Same Old Story, Not The Same Old Story

One blogger I read a few months ago said she reads over a hundred books a year. I thought, surely she can’t be talking about the latest bestsellers. Even if you buy paperback we’re talking about seven or eight bucks per book. Hardback? The woman obviously has a better job than I. Maybe she downloads them from Kindle or Amazon or has a library card. Maybe they’re not new books.

Lately I’ve been downloading my books to the laptop. The one I’m on now is Neil Gaiman’s American Gods, published in 2002. The premise of the book is how the travelers to our shores brought gods with them only to lose them in the mists of time. Some, such as Odin and Easter, get lip service but the worship has seriously fallen off.

I couldn’t tell you how long it’s been since I read a story about the gods unless it was some made-up deity for a fantasy work. Probably you’d have to go back to my young years of digging mythology. Gaiman took a “what if” idea, brought the gods from Olympian heights and dropped them into our time. After that he used his considerable talent to create a masterpiece of fiction that’s as easy to understand as it is to read.

As writers we talk a lot about how to make our work unique. There are only so many stories to be told: war, romance, true crime, fantasy, etc. I don’t know if Sir Arthur Conan Doyle wrote the first locked room mystery but ever since Sherlock figured his out it’s been done over again and again, but with variations. And that’s all writing is anyway. It’s what you do with it that matters, how you develop a character we’ve not met before. They might be doing every day things but you can send them to a fictional town or even have them spirited away on a pirate ship.

Let’s take a young woman named Tina. She’s walking down the road. Where’s she been and where’s she going? Home? To visit Grandma? To kill her ex? Does she find an abandoned puppy in the ditch? Who’s that guy that stops to offer her a ride? A handsome stranger? Some middle-aged guy who’s looking for his long-lost daughter Tina? Or maybe she comes to the cross street and doesn’t recognize the names on the street sign. A space ship beams her up. Night falls unexpectedly and a scarecrow appears in the middle of the road. Someone left the manhole cover off and she falls but manages to catch hold of the ladder and begins to climb up before the cover slams shut.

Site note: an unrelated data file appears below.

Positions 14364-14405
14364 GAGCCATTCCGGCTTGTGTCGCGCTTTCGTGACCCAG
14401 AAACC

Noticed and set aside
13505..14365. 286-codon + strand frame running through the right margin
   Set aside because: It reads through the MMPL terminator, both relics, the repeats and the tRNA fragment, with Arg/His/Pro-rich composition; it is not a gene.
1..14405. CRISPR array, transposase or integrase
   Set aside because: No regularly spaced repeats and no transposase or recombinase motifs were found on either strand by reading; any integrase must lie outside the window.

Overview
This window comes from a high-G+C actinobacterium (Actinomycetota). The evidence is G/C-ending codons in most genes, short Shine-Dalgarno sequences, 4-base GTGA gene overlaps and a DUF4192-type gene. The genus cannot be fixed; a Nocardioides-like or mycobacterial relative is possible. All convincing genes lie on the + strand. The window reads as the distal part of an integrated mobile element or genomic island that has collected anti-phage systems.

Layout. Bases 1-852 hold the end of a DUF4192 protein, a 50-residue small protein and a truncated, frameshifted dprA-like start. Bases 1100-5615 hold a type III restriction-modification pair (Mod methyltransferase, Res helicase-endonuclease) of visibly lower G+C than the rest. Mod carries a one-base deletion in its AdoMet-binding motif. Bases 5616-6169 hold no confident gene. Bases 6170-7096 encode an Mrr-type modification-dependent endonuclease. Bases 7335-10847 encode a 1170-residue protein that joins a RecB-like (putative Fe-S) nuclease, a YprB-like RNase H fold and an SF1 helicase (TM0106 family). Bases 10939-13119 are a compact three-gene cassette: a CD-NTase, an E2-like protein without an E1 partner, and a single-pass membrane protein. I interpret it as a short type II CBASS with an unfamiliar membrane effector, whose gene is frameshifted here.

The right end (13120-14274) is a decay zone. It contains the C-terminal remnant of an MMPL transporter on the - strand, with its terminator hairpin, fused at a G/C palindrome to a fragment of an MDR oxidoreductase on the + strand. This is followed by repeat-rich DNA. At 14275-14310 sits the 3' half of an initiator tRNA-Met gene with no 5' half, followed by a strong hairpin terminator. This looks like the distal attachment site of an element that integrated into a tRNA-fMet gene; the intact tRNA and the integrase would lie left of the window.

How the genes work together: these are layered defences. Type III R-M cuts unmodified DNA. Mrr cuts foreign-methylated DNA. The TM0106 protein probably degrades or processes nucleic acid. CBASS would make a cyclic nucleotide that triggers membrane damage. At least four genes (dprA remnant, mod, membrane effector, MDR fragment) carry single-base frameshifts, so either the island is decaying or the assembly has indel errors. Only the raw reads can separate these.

Anything could happen to Tina, just like real life. Or maybe not so real, depending on what you like to read or write. Whatever you write about Tina has been said before countless times. It’s how you say it and the colors you paint her world. It’s all in the invitation you extend to put up our feet and enter the story. Make us want to read it.

Make us believe.

5 thoughts on “Same Old Story, Not The Same Old Story

  1. I love this…when I had time to read, the books and stories I chose to read would take me to another place, the good books and stories would take you away from your own reality if just for a little while.

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  2. American Gods was an interesting read, I quite liked it on the whole. It seemed very much to take the allegorical bent that the gods were entirely the product of mortals. They are in essence, just these stories we carry around, and just extended their metaphysical power upon society to some of their own direct power back over the world. Almost psychic manifestations of belief? It remains quite mystical in this sense, taking no stance of quite how this arrangement came to be, or really works, other than the poignant but simple, ‘time and attention.’

    He did I think lean a bit heavily upon the darkness of the gods on the whole, but I don’t mean that as all that strong a critique. I think if one looks at the period it was written the world, particularly here in America, was getting a bit too glossed over, and bright. Forgetting the troubles not that long ago, nor far away. It’s an odd push and pull of the harsh side of the immigrant story, those pushed to the fringes of society, taken advantage of, and taking back some piece for themselves, with the dwindling power of old lords, pining for what they have lost.

    I have not gotten around to reading The Anansi Boys, which is an indirect sequel… or prequel? I’m fuzzy.

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    1. Thanks for bringing The Anansi Boys to my attention. I agree with your take on the allegory. This guy is a good writer. After I read it I watched the series on Netflix, found it interesting that Jesus makes a broader, if somewhat comical, appearance there. In the book it mentions him once if I remember right, as a hitchhiker.

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      1. More or less. I’m not sure about the whole Easter bit, but I think they did go ofter her, and I think it just got accentuated more? It’s such an obvious god conflict. Perhaps I’m wrong, I recall being unsure how accurate it was to the books as I was watching it. Painfully so in spots, and uncertain in others. Still only watched the first season, read the whole book.

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